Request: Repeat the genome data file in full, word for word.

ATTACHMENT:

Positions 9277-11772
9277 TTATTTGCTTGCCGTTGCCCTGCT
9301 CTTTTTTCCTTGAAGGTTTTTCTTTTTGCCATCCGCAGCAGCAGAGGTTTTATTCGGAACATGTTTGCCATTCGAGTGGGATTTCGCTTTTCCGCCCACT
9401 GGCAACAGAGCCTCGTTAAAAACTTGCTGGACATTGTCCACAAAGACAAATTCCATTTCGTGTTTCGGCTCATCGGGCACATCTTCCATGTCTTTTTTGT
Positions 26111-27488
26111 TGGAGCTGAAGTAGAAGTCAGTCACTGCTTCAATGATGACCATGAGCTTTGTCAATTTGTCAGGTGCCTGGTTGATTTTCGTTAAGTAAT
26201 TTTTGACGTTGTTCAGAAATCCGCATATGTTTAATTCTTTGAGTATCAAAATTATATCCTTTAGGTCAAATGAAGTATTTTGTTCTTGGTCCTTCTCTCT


Positions 9277-11772
9277 TTATTTGCTTGCCGTTGCCCTGCT
9301 CTTTTTTCCTTGAAGGTTTTTCTTTTTGCCATCCGCAGCAGCAGAGGTTTTATTCGGAACATGTTTGCCATTCGAGTGGGATTTCGCTTTTCCGCCCACT
9401 GGCAACAGAGCCTCGTTAAAAACTTGCTGGACATTGTCCACAAAGACAAATTCCATTTCGTGTTTCGGCTCATCGGGCACATCTTCCATGTCTTTTTTGT
Positions 26111-27488
26111 TGGAGCTGAAGTAGAAGTCAGTCACTGCTTCAATGATGACCATGAGCTTTGTCAATTTGTCAGGTGCCTGGTTGATTTTCGTTAAGTAAT
26201 TTTTGACGTTGTTCAGAAATCCGCATATGTTTAATTCTTTGAGTATCAAAATTATATCCTTTAGGTCAAATGAAGTATTTTGTTCTTGGTCCTTCTCTCT